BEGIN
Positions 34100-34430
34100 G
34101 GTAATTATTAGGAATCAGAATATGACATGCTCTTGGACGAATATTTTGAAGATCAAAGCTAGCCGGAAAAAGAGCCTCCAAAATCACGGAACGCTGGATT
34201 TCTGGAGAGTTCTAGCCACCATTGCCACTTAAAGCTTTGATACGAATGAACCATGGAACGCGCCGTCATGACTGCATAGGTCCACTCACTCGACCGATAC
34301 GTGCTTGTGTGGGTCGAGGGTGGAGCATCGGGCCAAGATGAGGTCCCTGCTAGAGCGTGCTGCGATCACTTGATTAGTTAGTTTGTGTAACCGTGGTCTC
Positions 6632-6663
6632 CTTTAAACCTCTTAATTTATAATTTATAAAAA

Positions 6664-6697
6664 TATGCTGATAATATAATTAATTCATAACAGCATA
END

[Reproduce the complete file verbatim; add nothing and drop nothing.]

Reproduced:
Positions 34100-34430
34100 G
34101 GTAATTATTAGGAATCAGAATATGACATGCTCTTGGACGAATATTTTGAAGATCAAAGCTAGCCGGAAAAAGAGCCTCCAAAATCACGGAACGCTGGATT
34201 TCTGGAGAGTTCTAGCCACCATTGCCACTTAAAGCTTTGATACGAATGAACCATGGAACGCGCCGTCATGACTGCATAGGTCCACTCACTCGACCGATAC
34301 GTGCTTGTGTGGGTCGAGGGTGGAGCATCGGGCCAAGATGAGGTCCCTGCTAGAGCGTGCTGCGATCACTTGATTAGTTAGTTTGTGTAACCGTGGTCTC
Positions 6632-6663
6632 CTTTAAACCTCTTAATTTATAATTTATAAAAA

Positions 6664-6697
6664 TATGCTGATAATATAATTAATTCATAACAGCATA